Published on Charity Village
Date: 19th May 2021
Many service providers identify with heightened sensitivity. They feel attuned to the energy of other people and have a keen awareness of their capacity for compassion and empathy ~ often externally focused.
As a child, I recall sometimes being seen as overly emotional ~ at times, feeling as though I was being treated with kid gloves. It was not that anyone ever directly told me to “toughen up” but, somehow, I felt as though that would be preferable. Not until adulthood, did I recognize that my developing a thick skin was actually not about my protection, but rather that my being less sensitive made others feel more comfortable.
To be emotionally mature has nothing to do with controlling feelings or presenting yourself as stoic and cut off. It has even less to do with burying emotional energy.
If you’re anything like me, your mind probably automatically goes to the difficult and challenging emotions in life. It doesn’t seem to matter how old we are, temper tantrums can still erupt. Maybe we don’t throw our toys on the floor in the middle of the drugstore and start stomping our feet and crying when something doesn’t go our way. But, maybe, it’s not beyond us to retreat and go silent and, even if we wear a grin on our face, to be metaphorically pouting just beneath the surface.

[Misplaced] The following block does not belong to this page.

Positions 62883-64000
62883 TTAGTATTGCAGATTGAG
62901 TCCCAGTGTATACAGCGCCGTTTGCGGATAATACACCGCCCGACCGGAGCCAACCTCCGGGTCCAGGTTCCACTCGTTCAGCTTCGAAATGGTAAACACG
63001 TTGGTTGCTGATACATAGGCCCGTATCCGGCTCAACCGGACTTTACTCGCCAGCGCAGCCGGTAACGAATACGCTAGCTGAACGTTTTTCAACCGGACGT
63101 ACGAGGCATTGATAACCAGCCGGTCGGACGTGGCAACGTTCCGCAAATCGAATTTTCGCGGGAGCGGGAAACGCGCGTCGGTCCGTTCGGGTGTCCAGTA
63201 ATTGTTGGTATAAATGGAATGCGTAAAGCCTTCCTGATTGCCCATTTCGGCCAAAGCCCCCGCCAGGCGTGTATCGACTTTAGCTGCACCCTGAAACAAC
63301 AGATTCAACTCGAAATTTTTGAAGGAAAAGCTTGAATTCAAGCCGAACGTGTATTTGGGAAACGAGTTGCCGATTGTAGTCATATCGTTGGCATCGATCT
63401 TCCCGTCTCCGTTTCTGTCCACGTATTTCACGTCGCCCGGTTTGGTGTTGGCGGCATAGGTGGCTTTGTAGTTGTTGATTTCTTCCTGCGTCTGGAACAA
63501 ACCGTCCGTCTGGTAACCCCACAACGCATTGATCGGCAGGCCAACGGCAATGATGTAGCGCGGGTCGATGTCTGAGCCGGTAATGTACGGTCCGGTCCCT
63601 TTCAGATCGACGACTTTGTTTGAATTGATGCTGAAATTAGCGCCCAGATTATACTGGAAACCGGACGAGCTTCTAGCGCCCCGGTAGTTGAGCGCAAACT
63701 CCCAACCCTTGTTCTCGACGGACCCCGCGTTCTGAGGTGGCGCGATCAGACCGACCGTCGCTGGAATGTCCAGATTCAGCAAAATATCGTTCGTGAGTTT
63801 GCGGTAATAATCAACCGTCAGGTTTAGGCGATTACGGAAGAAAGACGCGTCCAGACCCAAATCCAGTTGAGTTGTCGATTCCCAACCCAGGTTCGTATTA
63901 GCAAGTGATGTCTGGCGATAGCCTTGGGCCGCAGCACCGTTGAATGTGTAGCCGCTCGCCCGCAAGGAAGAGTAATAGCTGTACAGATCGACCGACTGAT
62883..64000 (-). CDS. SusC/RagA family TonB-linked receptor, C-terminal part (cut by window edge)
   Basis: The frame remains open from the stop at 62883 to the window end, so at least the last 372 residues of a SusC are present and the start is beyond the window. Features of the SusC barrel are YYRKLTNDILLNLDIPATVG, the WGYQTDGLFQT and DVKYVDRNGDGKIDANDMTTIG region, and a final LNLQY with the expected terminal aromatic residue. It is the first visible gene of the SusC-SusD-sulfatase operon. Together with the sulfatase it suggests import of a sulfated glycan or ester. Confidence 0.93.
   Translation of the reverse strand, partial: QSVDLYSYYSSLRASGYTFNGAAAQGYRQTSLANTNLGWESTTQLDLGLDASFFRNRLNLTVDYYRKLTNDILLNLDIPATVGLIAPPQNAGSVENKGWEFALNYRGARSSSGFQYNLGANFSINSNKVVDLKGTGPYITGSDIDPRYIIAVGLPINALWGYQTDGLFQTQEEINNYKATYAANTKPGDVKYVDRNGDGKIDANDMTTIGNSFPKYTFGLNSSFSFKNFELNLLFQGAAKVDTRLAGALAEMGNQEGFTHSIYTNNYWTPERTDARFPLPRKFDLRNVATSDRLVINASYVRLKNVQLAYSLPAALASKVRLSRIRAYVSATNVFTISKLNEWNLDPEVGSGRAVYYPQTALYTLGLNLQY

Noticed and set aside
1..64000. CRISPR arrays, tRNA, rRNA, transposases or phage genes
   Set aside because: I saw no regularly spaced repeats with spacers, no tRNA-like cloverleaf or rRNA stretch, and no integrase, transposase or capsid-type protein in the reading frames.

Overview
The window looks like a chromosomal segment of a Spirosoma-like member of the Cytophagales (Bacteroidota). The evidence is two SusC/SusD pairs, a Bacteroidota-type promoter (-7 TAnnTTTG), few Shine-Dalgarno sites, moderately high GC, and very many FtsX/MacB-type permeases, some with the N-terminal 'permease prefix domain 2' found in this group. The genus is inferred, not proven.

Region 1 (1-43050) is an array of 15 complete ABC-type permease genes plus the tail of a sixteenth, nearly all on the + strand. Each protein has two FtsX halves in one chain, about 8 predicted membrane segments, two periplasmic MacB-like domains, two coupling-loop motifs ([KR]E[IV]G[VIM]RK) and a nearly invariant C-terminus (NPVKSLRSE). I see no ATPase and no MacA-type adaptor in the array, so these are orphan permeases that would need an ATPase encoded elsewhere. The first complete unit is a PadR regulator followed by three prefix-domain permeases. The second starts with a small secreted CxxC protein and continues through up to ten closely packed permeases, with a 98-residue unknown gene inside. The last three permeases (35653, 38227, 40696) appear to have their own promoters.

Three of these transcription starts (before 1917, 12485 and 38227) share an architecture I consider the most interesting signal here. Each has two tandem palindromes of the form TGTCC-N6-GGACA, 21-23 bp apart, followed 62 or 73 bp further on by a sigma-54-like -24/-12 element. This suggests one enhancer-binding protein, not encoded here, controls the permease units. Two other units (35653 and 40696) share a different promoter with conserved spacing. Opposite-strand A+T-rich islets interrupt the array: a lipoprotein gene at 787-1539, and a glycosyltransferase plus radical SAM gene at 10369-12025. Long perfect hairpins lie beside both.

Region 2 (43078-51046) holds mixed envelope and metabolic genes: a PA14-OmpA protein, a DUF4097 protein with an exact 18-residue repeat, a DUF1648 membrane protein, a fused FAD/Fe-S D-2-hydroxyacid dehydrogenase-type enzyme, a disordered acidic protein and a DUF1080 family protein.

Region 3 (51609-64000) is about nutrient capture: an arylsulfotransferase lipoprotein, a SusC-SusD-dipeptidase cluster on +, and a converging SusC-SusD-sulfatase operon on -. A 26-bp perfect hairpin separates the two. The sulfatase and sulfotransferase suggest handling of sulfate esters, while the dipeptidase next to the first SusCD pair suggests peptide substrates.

Emotional maturity is what we develop as we become more willing to engage with our emotional experience. The growth of emotional intelligence supports the expansion of emotional maturity. But more than this, emotional maturity has us not only speaking the truth of our feelings, but also embracing them. In that embrace, we become able to discern the information they hold for us. We might be tempted to express with abandon every emotional nuance, but maturity would have us pause. There is a difference between holding back or shutting down and taking a moment of stillness to process.
In this pause, we are provided space to digest the raw material of emotional energy and impulse. Rather than hoping that someone else will take away our pain or read our mind or our heart, we listen and attend to this for ourselves first and then, once processed, we share with the other people involved. This is an act of courageous maturity.
Embrace your sensitivity
At times, your desire to be of service may leave you feeling like a raw and exposed nerve. In a state of emotional maturity, you are better equipped to manage intensified sensitivity. Many of the messages we receive in our society would have us believe that sensitivity is a liability. We are encouraged to hold it together for the sake of other people’s comfort. Somehow, we are conditioned to believe that losing our “stuff” makes us weak and drains our power, which is another fallacy. In fact, repression puts us in a weakened state. We lose energy when our main focus is to hold back and swallow what is only arising naturally. When did feeling become the enemy?